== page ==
The Bob Cummings Show (1955–1959)

TV Series  -   -  Comedy
7.5
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Ratings: 7.5/10 from 210 users  
Reviews: 18 user | 1 critic

The romantic misadventures of Bob Collins, a suave, sophisticated bachelor and photographer operating in Hollywood, California. The show centers around his womanizing ways with his models, and his sister's attempts to make him settle down.

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Title: The Bob Cummings Show (1955–1959)

The Bob Cummings Show (1955–1959) on IMDb 7.5/10

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Season:

5 | 4 | 3 | 2 | 1 | unknown

Year:

1959 | 1958 | 1957 | 1956 | 1955 | unknown
Won 2 Primetime Emmys. Another 15 nominations. See more awards »
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Cast

Complete series cast summary:
...
 Bob Collins / ... (154 episodes, 1955-1959)
...
 Charmaine 'Schultzy' Schultz / ... (153 episodes, 1955-1959)
Rosemary DeCamp ...
 Margaret MacDonald / ... (151 episodes, 1955-1959)
...
 Chuck MacDonald / ... (150 episodes, 1955-1959)
Bill Baldwin ...
 Announcer / ... (55 episodes, 1955-1959)
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Storyline

The romantic misadventures of Bob Collins, a suave, sophisticated bachelor and photographer operating in Hollywood, California. The show centers around his womanizing ways with his models, and his sister's attempts to make him settle down.

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Genres:

Comedy

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Details

Country:

Language:

Release Date:

2 January 1955 (USA)  »

Also Known As:

Love That Bob!  »

Box Office

Budget:

$35,000 (estimated)
 »

Company Credits

Show detailed on  »

Technical Specs

Runtime:

Sound Mix:

(RCA Sound Recording)

Aspect Ratio:

1.33 : 1
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Did You Know?

Trivia

Decades later, Ann B. Davis reprised the role of Schultzy for a cameo in The Brady Bunch Movie (1995). See more »

Quotes

[at the opening of the series.]
Bob: Hold it! I think you're gonna like this picture!
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Connections

Featured in Brady Bunch Home Movies (1995) See more »

Soundtracks

A Romantic Guy, I
(uncredited)
(theme song)
Written by Frank Stanton, Del Sharbutt and Richard R. Uhl
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User Reviews

The Bob Cummings Show had it all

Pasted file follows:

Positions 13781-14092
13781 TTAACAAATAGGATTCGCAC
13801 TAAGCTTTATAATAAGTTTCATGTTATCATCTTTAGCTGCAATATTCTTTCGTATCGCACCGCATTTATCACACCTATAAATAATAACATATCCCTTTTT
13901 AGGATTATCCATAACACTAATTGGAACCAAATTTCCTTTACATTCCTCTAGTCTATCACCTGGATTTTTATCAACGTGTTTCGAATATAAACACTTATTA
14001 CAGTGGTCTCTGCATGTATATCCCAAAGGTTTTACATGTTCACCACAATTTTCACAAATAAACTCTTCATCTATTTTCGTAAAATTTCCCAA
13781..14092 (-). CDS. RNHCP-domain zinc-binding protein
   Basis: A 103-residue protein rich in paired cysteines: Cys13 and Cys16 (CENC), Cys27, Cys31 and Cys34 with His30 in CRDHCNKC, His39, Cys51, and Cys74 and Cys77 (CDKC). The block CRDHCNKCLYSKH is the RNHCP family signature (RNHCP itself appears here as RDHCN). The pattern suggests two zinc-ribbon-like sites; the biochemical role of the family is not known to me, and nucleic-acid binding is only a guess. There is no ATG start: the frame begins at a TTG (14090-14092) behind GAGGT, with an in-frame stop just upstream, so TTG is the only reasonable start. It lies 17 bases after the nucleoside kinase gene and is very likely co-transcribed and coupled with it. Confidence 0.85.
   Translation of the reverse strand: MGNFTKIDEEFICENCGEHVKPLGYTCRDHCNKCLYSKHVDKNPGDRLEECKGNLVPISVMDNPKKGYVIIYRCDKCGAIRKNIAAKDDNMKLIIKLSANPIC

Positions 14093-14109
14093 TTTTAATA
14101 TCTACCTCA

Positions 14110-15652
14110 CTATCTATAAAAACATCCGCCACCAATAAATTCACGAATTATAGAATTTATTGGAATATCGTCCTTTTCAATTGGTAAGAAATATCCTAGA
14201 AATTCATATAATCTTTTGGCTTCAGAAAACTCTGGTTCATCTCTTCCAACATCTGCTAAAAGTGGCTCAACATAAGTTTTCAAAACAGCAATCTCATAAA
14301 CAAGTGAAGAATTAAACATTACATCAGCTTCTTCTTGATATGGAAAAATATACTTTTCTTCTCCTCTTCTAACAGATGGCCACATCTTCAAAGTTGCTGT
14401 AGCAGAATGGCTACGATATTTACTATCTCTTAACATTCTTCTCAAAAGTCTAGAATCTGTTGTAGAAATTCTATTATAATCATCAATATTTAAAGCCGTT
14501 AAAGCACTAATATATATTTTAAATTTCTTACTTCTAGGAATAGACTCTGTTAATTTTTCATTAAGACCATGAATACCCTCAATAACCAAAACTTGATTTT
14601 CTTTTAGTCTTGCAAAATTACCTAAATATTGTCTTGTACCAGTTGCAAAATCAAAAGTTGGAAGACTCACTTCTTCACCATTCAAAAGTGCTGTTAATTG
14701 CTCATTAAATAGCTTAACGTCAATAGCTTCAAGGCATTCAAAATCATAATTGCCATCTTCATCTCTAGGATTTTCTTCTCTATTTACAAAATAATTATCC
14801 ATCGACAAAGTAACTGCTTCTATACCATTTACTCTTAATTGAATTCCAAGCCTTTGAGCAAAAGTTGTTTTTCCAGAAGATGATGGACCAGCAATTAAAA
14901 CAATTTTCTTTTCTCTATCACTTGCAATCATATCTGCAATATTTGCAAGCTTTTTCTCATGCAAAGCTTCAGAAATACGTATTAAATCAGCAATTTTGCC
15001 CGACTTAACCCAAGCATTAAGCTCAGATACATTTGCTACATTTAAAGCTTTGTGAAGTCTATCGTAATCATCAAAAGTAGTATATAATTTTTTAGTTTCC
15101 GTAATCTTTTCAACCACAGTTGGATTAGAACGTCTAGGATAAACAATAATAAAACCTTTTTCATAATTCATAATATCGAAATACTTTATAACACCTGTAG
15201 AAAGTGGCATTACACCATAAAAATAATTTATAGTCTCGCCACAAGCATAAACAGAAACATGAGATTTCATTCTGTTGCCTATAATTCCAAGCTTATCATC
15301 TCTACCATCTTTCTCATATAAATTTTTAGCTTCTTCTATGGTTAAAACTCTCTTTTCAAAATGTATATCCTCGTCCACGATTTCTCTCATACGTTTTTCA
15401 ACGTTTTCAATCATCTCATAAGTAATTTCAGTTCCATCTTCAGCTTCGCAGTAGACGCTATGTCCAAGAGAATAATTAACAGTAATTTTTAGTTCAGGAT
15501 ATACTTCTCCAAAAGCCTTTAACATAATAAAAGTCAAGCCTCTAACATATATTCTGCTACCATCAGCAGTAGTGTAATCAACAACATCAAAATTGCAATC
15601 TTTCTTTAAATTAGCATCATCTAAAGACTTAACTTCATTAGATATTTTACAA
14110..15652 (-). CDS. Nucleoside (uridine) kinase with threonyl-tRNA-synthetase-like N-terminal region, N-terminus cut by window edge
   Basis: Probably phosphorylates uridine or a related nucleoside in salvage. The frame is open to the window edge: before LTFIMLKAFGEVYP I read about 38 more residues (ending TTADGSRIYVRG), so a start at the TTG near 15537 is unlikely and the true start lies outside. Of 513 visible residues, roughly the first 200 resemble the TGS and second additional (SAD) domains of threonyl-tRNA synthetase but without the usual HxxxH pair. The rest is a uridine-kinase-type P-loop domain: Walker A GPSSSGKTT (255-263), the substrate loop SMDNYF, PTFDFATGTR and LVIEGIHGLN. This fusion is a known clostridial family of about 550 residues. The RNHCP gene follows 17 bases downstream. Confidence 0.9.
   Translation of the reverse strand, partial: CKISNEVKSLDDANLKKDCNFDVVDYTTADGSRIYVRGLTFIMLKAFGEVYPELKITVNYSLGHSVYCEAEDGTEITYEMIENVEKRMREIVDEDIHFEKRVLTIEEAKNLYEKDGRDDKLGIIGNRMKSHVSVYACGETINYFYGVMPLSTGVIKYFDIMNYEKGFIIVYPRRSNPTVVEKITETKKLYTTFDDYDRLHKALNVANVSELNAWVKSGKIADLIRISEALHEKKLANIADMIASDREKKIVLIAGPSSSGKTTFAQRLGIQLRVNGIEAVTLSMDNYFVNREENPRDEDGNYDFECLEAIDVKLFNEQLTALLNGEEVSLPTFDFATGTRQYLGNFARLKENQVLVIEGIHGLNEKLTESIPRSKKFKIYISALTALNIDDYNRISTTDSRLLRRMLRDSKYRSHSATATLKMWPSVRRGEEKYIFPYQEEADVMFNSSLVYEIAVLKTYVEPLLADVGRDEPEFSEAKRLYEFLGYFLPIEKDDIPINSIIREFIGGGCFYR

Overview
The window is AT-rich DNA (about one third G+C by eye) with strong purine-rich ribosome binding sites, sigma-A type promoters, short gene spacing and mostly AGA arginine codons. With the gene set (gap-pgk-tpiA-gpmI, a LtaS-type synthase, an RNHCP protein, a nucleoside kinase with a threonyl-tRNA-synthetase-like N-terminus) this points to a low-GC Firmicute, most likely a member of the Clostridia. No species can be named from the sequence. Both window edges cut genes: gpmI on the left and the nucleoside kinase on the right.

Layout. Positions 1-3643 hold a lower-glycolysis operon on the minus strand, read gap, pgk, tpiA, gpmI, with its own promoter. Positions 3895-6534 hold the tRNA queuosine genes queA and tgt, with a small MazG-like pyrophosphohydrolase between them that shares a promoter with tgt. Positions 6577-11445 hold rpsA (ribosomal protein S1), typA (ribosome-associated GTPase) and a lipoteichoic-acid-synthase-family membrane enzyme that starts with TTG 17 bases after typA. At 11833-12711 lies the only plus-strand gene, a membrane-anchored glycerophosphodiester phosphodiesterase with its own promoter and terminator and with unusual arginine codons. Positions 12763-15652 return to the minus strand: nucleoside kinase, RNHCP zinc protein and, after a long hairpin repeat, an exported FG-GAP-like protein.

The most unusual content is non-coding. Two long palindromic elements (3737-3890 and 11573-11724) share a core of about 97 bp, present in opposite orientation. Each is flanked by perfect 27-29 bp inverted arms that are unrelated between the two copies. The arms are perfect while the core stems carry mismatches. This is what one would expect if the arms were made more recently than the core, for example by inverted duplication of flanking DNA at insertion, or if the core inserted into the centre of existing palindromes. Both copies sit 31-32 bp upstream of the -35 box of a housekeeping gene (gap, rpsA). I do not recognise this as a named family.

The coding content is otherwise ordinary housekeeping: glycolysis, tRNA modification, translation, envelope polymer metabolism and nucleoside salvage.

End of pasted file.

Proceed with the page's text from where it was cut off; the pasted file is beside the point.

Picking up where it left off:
8 March 2002 | by (Sapporo, Japan) – See all my reviews

The "Bob Commings Show" (retitled for syndication, "Love That Bob") had eroticism, patriotism, and family values. The character of Bob Collins was a World War II veteran who was living with and supporting his war-widowed sister and her college student son, Chuck. Bob Collins was both a shameless, one could say addicted, womanizer, and an admirable role model and mentor for his nephew Chuck, played by Dwayne Hickman. "The Bob Cummings Show" was ahead of its time, representative of its time, and influential on its time. It was especially influential on a lot of subsequent shows. "The Dobbie Gillis Show", for instance was almost a direct rip-off of the "Bob Cummings Show" with Dwayne Hickman doing a recreation of his Chuck character with a lot of Bob Collins mixed in. In the "Bob Cummings Show" Dwayne Hickman as Chuck would try to date one of Uncle Bob's models, such as the French bombshell Collette duBois, played by Debra Paget's sister, Lisa Gaye. Collette would consult Bob, asking him about the idea of accepting a date with college student Chuck, "Don't you think it would be like you Americans say, 'stealing the bed?'. " A bit stunned at the expression, Bob would do one of his "takes" and then gasp, "You mean 'robbing the cradle?'" In "Dobbie Gillis" Dwayne Hickman got an awful lot of mileage out of using the same Bob Commings type gasp to yell, "That's Dobbie! With a B!" every time some character called him "Dopie." And Hickman as Dobbie was forever doing a take and responding with some gasp in response to some remark made by either Maynard G. Krebs or Zelda. Zelda, of course, was a rip-off of the Shultzy character on the "Bob Commings Show." Part of the charm of the Commings series was in its predictability of situation and the way the characters played off of one another. College student Chuck would periodically stop by Uncle Bob's photo studio, become ga-ga at the string of gorgeous models parading in and out of the studio in various stages of undress, and stutter, "Ah, ah, Uncle Bob, I feel guilty using your money to go to college. I think it is time I learned a trade. Like, ah, photography." To this, Uncle Bob would chuckle and respond, "No, Chuck, you need to get an education so that you don't end up a tradesman like your uncle. You continue in school and become a doctor." Whether he realizes it or not, I think the American who most of all refined and capitalized on the "take" and on characters playing off one another as influenced by the Commings show was Johnny Carson who captivated the American night audience for 25 years with jokes, takes, and character banter which to me, all seemed to originate on "The Bob Cummings Show."


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